Subtly referencing the past, Eskelin seamlessly weaves melodic fragments and oblique phrases into sinuous cadences that confirm his lyrical mastery of the extended line. His singular ability to marry avant-garde extrapolations with time-honored conventions is readily apparent on “The Midnight Sun,” the album’s atmospheric opener. Aided by Versace’s percolating organ flourishes, he gracefully transposes pithy coiled refrains into plangent ruminations.

Versace’s cascading filigrees and throbbing bass pedal accents provide harmonic counterpoint and rhythmic drive, venturing into uncharted territory during unaccompanied soliloquies like the pensive introduction to Thelonious Monk’s “Wee See,” which spotlights intervallic chord progressions reminiscent of Sun Ra. Cleaver’s adroit sensitivity and supple interjections imbue even the most freewheeling excursions with implied forward momentum, exemplified by a locomotive version of Cole Porter’s “Just One of Those Things,” that effortlessly transitions from pulsating rubato to euphoric swing courtesy of the drummer’s tasteful modulations in time, tempo and touch.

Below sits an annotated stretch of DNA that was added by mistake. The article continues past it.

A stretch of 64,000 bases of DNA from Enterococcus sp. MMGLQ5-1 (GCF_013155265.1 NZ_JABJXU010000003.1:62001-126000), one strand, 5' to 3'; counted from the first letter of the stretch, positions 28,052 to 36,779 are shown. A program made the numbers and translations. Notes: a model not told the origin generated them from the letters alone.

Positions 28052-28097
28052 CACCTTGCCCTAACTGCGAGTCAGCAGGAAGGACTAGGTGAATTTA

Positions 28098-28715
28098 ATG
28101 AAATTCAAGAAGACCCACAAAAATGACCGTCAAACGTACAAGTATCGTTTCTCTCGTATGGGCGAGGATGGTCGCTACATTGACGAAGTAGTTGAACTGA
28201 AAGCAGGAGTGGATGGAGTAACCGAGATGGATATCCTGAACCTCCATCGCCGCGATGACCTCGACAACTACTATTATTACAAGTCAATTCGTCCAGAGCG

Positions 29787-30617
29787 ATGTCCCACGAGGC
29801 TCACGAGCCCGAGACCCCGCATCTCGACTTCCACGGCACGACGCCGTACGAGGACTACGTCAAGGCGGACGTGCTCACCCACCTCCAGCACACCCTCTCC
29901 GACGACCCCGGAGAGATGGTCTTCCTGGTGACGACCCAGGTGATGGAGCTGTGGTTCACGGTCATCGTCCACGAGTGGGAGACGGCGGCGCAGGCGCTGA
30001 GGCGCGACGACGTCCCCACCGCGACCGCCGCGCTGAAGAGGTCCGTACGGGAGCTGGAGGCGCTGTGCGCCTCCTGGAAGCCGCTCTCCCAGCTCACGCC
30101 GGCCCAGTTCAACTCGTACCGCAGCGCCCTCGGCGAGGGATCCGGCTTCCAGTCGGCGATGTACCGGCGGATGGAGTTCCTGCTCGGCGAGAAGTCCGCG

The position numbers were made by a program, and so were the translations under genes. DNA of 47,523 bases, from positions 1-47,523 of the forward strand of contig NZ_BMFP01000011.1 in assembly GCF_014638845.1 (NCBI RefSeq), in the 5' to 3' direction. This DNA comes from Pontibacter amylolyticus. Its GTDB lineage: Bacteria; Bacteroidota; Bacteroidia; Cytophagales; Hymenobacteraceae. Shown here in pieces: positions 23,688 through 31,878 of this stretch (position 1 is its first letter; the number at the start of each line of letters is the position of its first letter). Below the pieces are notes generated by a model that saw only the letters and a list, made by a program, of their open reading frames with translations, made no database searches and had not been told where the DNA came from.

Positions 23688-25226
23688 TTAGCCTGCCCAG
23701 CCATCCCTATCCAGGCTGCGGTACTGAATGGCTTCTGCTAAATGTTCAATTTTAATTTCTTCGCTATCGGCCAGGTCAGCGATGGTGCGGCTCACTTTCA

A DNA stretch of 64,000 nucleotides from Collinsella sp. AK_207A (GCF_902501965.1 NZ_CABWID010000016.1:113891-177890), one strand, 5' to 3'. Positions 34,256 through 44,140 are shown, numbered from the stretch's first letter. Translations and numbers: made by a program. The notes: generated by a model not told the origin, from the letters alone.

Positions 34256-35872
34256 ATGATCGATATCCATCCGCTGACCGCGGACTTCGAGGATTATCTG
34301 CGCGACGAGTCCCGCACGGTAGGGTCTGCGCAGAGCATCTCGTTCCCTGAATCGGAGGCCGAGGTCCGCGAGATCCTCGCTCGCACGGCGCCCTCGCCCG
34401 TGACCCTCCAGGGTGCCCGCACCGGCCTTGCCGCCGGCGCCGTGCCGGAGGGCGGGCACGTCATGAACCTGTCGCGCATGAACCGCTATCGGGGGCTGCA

The genesis of this project can be traced to Eseklin’s formative years playing house parties with his mother, Bobbie Lee, who worked the Baltimore organ circuit in the 1960s. Accordingly, Trio New York digs deep into the standard songbook, conceptually delving further afield while offering heartfelt renditions of elegant ballads like “My Ideal” and “Flamingo,” as well as sophisticated swingers, including an opulent interpretation of “After You’ve Gone.” Embracing his roots in the context of a well-established format, Eskelin, widely known as a vanguard improviser with a romantic streak, reveals how boundless imagination bolstered by seasoned workmanship can transcend mere nostalgia.
–Troy Collins

 

Rich Halley 4
Crossing the Passes
Pine Eagle 005